“Oh, Michael, Michael!” he sobbed, “here is a fine tale.”
A dark-dressed man stepped forward from behind, and stood expectant.
“God! What a happy family!” said the King. “And this fellow here?”
He motioned towards Nicholas, with a feeble gesture. He was still weak with laughter.
The young squire moved forward a step, rigid and indignant.
“I am against your Grace,” he said sharply.
Henry grew suddenly grave.
“Eh! that is no way to speak,” he said.
“It is the only way I can speak,” said Nicholas, “if your Grace desires the truth.”
The King looked at him a moment; but the humour still shone in his eyes.
“Well, well. It is the truth I want. Michael, I sent for you to know about the priest here; but I know now. And is it true that his brother in the Tower—Ralph Torridon—was one of the Visitors?”
The man pursed his lips a moment. He was standing close to Chris, a little in front of him.
“Yes, your Majesty.”
“Oh! well. We must let him out, I suppose—if there is nothing more against him. You shall tell me presently, Michael.”
The Archbishop looked swiftly across at the party.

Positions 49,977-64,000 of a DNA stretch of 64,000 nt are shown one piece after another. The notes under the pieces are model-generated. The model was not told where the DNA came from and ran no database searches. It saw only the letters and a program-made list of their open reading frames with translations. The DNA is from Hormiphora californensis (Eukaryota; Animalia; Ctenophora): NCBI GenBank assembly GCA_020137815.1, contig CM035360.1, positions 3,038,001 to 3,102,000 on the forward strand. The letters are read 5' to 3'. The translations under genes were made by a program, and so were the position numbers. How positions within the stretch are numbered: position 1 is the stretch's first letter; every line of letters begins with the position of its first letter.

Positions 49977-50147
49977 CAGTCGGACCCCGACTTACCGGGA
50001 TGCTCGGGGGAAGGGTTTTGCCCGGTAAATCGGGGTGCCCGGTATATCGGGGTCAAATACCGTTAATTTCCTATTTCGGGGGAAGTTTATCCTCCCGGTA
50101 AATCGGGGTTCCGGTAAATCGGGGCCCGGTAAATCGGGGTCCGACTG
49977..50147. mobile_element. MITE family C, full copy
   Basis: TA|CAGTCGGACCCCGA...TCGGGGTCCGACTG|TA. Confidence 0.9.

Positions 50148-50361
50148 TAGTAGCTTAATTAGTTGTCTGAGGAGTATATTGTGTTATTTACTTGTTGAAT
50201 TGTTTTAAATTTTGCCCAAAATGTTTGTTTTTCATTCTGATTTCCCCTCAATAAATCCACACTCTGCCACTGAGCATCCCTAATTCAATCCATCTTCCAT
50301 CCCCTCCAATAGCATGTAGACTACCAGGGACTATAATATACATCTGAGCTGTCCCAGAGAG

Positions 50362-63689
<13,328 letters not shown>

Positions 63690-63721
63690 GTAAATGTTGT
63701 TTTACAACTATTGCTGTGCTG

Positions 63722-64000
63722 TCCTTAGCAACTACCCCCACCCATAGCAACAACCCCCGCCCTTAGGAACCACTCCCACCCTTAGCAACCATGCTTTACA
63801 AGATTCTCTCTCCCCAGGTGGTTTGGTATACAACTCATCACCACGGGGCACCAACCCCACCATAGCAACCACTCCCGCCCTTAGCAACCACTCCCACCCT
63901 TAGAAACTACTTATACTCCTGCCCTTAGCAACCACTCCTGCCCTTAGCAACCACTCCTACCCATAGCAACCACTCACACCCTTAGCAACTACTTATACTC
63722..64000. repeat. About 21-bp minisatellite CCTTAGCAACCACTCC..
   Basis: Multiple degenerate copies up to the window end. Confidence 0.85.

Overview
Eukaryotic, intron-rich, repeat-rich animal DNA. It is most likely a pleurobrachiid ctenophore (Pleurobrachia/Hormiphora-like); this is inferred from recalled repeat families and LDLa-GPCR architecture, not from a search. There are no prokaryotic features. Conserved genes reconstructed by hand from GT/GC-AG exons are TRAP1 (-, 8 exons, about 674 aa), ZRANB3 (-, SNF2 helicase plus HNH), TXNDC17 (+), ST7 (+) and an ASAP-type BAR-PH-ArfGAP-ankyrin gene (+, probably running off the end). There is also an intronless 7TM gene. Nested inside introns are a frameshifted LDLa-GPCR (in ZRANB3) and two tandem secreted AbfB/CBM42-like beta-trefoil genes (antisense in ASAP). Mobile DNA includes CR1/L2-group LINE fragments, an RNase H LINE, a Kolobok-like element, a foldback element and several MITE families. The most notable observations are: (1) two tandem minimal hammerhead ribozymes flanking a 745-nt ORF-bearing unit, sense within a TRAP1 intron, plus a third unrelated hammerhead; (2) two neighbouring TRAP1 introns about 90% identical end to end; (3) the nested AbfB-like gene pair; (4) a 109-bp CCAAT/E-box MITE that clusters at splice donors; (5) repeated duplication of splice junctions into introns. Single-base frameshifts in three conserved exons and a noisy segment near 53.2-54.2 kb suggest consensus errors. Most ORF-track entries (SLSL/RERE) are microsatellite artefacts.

“Then your Grace extends—”
“Well, Michael, what is it?” interrupted the King.
“It is a matter your Majesty might wish to hear in private,” said the stranger.
“Oh, step aside, my Lord. And you, gentlemen.”
The King motioned down to the further end of the room, as Michael came forward.
The Archbishop stepped off the low platform, and led the way down the floor; and the others followed.
* * * * *
Chris was in a whirl of bewilderment. He could see the King’s great face interested and attentive as the secretary said something in his ear, and then suddenly light up with amusement again.
“Not a word, not a word,” whispered Henry harshly. “Very good, Michael.”
The secretary then whispered once more. Chris could hear the sharp sibilants, but no word. The King nodded once more, and the man stepped down off the dais.
“Prepare the admission, then,” said the King after him.
The secretary bowed as he turned and went out of the room once more.
He watched them with a solemn joviality as they came up, the Archbishop in front, the father and son together, and the two others behind.
“You are a sad crew,” began the King, eyeing them pleasantly, and sitting forward with a hand on either knee, “and I am astonished, my Lord of Canterbury, at your companying with them. But we will have mercy, and remember your son’s services, Master Torridon, in the past. That alone will excuse him. Remember that. That alone. He is the stronger man, if he turned out the priest there. And I remember your son very well, too; and will forgive him. But I shall not employ him again. And his forgiveness shall cover yours, Master Priest; but you must be off—you must be off, sir,” he barked suddenly, “out of these realms in a week. We will have no more treason from you.”